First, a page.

Such imagery is actually attested in the traditional wedding songs of Eastern Europe, which have a surprising number of features in common with Ancient Greek wedding poetry. [59] One of the central themes in these modern and pre-modern songs is that of the bride’s maidenhood. In Russian songs, the maidenhood is associated with something called krásota, a symbolic object that the bride loses in the course of her wedding. This krásota, in turn, is often associated with hair, and may, in practice, be represented by a wreath, a ribbon, or other hair decoration. It can also be represented by tree branches or by a little tree, which is first decorated and then denuded of its ornaments in the course of the wedding. [60] The bride herself is closely associated with a green tree: in wedding songs, she hides behind such a tree, for example, in the hope that she will not be found; [61] her krásota, her maidenhood, flies away from her and settles on top of a tree; [62] her friends compare her loss from their maidenly circle with a tree which has lost its top branch; [63] and, finally, the loss of maidenhood is compared to the irrevocable drying up of the tree. One Russian wedding song is very reminiscent of Sappho’s song where the bride talks to her maidenhood, partheneia, which refuses to ever come back:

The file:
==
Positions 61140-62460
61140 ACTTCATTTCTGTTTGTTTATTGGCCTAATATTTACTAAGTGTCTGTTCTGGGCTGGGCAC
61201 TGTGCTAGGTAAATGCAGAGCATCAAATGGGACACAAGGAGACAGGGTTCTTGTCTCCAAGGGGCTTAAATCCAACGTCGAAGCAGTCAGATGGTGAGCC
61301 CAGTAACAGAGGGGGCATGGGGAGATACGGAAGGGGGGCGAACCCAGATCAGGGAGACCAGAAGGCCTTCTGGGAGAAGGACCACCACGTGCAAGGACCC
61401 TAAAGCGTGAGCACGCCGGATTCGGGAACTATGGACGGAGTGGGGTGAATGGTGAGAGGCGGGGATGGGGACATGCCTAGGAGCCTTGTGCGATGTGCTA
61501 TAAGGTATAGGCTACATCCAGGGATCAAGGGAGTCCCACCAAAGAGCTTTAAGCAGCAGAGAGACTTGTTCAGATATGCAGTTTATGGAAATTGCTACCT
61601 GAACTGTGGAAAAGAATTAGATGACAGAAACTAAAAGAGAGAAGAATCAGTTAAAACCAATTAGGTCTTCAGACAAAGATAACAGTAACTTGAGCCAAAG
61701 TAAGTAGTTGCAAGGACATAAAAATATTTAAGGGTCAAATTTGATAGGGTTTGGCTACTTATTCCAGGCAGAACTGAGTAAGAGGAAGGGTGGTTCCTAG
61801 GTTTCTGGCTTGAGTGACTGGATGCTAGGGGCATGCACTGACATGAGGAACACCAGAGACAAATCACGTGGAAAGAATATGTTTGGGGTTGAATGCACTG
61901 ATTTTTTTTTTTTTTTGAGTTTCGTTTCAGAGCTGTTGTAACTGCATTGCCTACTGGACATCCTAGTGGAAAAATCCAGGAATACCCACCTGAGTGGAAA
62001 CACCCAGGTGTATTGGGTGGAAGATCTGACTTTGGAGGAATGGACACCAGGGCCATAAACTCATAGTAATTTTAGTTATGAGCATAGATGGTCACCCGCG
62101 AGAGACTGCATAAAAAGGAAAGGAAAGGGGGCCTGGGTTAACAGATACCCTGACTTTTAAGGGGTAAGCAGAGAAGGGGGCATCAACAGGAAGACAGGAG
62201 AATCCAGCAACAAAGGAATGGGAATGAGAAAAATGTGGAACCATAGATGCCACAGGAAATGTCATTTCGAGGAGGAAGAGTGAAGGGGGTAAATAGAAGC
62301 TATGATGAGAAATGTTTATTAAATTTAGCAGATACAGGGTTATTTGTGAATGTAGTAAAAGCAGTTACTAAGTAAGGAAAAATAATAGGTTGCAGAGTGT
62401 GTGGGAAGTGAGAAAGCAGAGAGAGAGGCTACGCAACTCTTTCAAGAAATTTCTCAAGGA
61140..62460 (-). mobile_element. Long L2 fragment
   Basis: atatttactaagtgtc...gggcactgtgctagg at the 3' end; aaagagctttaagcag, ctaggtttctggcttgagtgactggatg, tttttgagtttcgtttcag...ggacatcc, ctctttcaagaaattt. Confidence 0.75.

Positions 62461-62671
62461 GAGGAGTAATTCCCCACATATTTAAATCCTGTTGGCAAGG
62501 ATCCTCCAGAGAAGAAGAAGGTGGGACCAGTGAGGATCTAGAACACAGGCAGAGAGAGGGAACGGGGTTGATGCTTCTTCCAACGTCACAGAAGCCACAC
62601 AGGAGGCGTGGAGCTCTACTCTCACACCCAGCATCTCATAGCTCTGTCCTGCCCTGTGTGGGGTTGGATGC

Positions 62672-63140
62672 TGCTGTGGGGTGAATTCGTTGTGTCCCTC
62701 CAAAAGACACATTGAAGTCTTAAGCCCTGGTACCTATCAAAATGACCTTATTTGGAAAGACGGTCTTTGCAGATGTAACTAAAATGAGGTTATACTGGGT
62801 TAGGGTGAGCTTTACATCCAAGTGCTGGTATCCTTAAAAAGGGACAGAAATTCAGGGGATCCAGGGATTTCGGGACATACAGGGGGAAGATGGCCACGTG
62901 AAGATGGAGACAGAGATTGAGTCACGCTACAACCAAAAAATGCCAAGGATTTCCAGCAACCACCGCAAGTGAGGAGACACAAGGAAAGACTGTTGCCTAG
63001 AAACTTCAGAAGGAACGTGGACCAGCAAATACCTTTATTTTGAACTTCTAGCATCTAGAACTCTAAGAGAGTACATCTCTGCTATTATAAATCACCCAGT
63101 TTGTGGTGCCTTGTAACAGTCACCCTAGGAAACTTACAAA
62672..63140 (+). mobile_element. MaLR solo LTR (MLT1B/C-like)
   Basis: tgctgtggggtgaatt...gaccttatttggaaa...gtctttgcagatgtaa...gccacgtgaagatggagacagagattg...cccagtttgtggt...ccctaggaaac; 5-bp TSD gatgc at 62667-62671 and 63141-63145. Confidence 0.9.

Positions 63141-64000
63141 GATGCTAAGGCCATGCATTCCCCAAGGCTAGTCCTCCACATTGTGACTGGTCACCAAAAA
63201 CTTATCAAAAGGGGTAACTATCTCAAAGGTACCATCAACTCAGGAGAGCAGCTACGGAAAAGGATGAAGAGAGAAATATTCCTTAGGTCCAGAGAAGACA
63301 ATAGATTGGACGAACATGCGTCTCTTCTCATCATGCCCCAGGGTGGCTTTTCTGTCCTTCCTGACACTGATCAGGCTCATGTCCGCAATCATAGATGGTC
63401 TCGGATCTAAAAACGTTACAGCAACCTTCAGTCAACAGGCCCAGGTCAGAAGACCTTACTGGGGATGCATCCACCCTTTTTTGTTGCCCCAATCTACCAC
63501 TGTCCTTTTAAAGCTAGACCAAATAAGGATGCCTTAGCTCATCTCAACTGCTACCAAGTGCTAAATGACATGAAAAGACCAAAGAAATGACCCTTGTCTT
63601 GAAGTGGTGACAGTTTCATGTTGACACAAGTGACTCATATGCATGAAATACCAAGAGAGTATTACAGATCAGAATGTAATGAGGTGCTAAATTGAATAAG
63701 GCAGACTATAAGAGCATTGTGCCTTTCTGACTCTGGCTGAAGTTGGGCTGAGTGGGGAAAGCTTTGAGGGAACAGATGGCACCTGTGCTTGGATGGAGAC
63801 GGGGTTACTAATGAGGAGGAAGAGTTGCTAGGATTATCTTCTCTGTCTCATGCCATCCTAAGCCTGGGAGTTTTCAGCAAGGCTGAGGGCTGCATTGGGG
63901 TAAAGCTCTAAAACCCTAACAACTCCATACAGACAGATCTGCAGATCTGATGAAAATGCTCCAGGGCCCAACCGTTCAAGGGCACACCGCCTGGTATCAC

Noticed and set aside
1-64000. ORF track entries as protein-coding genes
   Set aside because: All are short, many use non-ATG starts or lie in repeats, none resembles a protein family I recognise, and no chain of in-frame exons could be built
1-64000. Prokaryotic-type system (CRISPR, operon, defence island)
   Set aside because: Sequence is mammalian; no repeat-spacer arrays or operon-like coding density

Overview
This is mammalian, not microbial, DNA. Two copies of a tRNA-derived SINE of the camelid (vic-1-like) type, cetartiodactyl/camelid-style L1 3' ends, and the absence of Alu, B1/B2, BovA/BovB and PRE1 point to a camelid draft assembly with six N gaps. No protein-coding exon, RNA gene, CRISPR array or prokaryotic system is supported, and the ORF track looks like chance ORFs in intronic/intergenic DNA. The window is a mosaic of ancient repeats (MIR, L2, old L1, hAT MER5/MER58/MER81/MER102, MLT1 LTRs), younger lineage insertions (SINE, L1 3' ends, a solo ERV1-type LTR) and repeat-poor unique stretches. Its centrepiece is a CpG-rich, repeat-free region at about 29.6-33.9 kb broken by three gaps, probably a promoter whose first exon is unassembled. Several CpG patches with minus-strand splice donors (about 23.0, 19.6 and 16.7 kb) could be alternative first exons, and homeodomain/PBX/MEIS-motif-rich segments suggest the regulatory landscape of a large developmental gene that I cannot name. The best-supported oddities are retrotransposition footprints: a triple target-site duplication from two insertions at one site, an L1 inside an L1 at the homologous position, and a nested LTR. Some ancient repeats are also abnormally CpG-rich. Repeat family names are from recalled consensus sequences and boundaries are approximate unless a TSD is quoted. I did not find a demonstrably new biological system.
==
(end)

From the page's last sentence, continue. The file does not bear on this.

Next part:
(νύμφη) παρθενία, παρθενία, ποῖ με λίποισα οἴχηι;
(παρθενία) οὐκέτι ἤξω πρὸς σέ, οὐκέτι ἤξω.

(Maiden): Maidenhood, maidenhood, where do you go, forsaking me?
(Maidenhood): I will come to you no more, I will come no more.

Sappho 114 Voigt

The Russian example is also a dialogue, and again, the maidenhood is offended and says that she will never return. The Russian song then continues with two additional lines, referring to the little tree that symbolizes the bride’s maidenhood and that will never be green again:

Пошла девья красота,
На милую Катюшу рассердилася: